Skip Navigation

Duke Research - Z-prime search may hurdle Higgs hunt

Z-prime boson

August 24, 2011

Z-prime search may hurdle Higgs hunt

By Ashley Yeager

If you're bummed about humanity's biggest accelerator not producing a Higgs particle yet, maybe the latest effort to find a Z-prime will make you feel better.

The new results can't claim a discovery of this sub-atomic particle, a gauge boson. But Duke physicist Ashutosh Kotwal says his team is narrowing in on this less press-frenzied particle, which, if discovered, means our understanding of particle physics would need a few revisions.

Physicists have been looking for Z-prime just as they have the Higgs, by slamming fast-moving particles into each other at the Large Hadron Collider, or LHC, in Europe.

Scientists are interested in predicted particles like Z-prime because they could fix holes in the current model, the Standard Model, that explains particle physics.

One of the biggest holes of the model is its inability to explain the origin of mass. The Higgs boson is supposed to correct this, but there are other problems, such as why neutrinos oscillate, why there is more matter than antimatter in the universe or where dark matter and dark energy originate.

Discovering new particles, like the Z-prime, could answer these questions, Kotwal says.

In April, scientists using Fermi Lab's Tevatron accelerator in Illinois reported possible signs of a Z-prime particle and with it, new forces of nature, but the physics community was cautious to claim discovery.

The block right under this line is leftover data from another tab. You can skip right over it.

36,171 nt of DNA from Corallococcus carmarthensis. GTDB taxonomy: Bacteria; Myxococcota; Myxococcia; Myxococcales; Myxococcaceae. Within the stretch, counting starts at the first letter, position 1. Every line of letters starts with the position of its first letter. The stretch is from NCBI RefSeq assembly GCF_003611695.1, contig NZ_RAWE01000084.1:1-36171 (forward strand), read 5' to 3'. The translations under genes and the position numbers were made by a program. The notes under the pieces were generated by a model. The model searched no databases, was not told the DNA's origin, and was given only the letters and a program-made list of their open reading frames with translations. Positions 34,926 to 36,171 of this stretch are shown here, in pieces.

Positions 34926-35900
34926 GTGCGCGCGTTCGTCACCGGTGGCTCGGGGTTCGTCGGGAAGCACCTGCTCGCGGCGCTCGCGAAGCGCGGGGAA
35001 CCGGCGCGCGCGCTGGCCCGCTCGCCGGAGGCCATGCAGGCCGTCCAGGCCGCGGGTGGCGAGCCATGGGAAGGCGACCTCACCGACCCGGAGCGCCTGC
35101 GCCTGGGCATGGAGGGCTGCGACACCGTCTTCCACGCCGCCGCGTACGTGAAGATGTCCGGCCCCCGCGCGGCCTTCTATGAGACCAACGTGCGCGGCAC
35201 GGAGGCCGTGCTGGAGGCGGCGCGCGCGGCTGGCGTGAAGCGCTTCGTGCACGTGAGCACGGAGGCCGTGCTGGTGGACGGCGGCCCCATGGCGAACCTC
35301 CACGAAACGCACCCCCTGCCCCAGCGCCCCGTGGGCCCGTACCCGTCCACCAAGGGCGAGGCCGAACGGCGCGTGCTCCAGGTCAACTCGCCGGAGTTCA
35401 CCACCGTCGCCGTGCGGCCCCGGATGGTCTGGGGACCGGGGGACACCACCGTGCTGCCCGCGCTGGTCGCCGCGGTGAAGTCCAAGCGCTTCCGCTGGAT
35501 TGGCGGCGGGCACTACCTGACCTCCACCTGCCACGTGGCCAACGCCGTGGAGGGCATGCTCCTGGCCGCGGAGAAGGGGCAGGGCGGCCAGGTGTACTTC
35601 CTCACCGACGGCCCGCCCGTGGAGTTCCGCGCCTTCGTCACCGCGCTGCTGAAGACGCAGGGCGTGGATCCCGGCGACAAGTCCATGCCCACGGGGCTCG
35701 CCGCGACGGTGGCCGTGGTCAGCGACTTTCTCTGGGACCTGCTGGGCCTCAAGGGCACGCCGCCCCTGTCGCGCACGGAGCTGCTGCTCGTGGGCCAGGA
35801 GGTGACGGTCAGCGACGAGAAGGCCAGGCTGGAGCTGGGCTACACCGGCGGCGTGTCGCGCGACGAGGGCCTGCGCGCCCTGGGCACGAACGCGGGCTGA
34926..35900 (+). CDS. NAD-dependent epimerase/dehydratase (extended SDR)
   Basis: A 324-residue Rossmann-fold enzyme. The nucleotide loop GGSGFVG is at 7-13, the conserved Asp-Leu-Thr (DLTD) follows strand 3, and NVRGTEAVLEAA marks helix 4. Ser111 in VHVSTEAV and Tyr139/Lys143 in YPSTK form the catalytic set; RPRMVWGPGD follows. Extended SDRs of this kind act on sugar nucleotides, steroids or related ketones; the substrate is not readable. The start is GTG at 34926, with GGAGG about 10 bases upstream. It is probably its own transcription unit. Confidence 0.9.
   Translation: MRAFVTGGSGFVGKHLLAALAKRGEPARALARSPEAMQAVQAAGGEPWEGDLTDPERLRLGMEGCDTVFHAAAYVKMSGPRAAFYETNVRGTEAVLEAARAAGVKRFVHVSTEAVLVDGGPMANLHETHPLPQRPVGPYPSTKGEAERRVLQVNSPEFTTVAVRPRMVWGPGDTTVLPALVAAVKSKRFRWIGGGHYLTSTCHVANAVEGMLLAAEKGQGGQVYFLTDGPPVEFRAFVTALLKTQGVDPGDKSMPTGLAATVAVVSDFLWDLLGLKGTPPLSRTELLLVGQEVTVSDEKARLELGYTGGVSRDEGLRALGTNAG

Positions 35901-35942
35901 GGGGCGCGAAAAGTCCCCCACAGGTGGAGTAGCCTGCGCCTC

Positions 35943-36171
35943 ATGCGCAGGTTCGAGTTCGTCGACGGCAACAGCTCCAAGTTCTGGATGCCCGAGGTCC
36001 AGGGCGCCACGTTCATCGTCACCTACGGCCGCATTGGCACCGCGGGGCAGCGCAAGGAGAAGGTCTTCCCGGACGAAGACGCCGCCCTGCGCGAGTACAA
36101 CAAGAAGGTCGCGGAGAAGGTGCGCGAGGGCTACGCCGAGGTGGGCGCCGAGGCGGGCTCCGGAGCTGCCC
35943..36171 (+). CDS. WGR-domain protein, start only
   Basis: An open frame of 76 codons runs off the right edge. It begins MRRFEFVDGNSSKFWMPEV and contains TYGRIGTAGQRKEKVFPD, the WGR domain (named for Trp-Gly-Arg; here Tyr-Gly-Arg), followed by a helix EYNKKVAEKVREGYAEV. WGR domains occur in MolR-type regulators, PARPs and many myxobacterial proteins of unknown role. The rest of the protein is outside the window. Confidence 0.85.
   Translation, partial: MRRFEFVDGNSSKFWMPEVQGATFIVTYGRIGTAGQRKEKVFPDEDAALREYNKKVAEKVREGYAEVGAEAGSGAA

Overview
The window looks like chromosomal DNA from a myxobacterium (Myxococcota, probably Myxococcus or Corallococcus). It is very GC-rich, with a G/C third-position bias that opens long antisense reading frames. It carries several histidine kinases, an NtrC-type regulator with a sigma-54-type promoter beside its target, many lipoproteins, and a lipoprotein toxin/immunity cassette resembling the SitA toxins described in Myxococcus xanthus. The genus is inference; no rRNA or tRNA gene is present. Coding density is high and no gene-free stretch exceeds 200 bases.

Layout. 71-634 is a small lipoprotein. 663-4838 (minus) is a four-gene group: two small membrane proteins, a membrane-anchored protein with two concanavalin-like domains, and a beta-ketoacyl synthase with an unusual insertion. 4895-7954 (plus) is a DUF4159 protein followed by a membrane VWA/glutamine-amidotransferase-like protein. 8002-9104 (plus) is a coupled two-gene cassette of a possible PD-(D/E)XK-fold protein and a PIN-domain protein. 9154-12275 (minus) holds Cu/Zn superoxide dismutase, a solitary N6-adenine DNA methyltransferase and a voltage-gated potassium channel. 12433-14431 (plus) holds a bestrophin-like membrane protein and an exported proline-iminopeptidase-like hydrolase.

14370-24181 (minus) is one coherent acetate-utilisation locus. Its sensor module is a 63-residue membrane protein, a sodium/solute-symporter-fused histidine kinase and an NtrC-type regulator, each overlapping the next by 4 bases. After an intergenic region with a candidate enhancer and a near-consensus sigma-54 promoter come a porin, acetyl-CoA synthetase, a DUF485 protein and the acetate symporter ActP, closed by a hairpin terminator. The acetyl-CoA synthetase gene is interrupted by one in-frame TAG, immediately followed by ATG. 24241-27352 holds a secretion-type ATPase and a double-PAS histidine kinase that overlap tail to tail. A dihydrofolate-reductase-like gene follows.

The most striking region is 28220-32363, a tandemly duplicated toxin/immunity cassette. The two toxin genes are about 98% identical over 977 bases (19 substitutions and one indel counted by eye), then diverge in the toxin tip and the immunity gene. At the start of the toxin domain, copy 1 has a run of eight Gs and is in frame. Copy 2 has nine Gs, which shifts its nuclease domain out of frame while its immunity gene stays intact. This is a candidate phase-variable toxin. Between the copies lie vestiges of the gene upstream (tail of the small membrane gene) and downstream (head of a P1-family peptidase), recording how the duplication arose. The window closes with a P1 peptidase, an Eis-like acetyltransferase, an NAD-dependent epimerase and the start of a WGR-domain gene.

A few months later, Kotwal's team published data from LHC that did not find a Z-prime, despite working in similar energy levels as the U.S.-based accelerator.

Now, LHC is "far and away" more sensitive than the Tevatron, and by Christmas, the European collider will have produced four times more data in a range of energies and masses where Z-prime could be, Kotwal says. His team's latest LHC data has been submitted to the journal Physical Review Letters.

Kotwal adds that Z-prime particles also appear to behave similarly to gravitons, the hypothetical particles that could provide a quantum explanation for gravity. Any progress made in narrowing the mass and energy range where Z-primes sit will bring physicists closer to finding gravitons and possibly unifying the four fundamental forces of nature.

Of course, LHC has much more data to collect, and while hopes for a Higgs have been pushed back to the end of 2012, a Z-prime particle could pop into the data early next year, Kotwal says.

Posted by ay37. 2 comments

Tags: physics, research

SEARCH FOR THE GRAVITON

THEORY OF EVERYTHING

Researchers assume they can trust their GUT –
that is their Grand Unified Theory.
This simple answer is close, they think, but
the resolution’s still a bit bleary.

They’ve linked electromagnetic with weak,
on their way to full unification
but, for final culmination, must seek
the gravity of the situation.

They trust they’ll find the graviton one day,
through their particle acceleration.
Without this carrier to show the way,
they’re lacking complete illumination.

And thus they hesitate to claim they know,
since, still in the dark, they may stub their TOE.

QUANTUM QUERIES

FEARFUL SYMMETRY (from Songs Of Experiments)
-- James Ph. Kotsybar

Beyond notice, out of sight
in dimensions curled up tight,
shall only weakened gravity
suggest your supersymmetry?

Do you match, sine qua non,
boson to a fermion?
Will you ever edify
how the forces unify?

In what quanta, small or large
will we find your mass and charge?
In what membranes do you roam?
Which dimensions call you home?

In magnetic chambers narrow,
will you tell us of time’s arrow?
Have you broken, in the past?
How long do your components last?

Quarks from gluons will divide
when we make hadrons collide:
Will this show us where you hide
or leave us still unsatisfied?

Beyond notice, out of site
in dimensions curled up tight,
will only highest energy
reveal your supersymmetry?

(apologies to William Blake)

subscribe

Keep me posted on research news. Learn more >>

RSS iconRSS

All fields required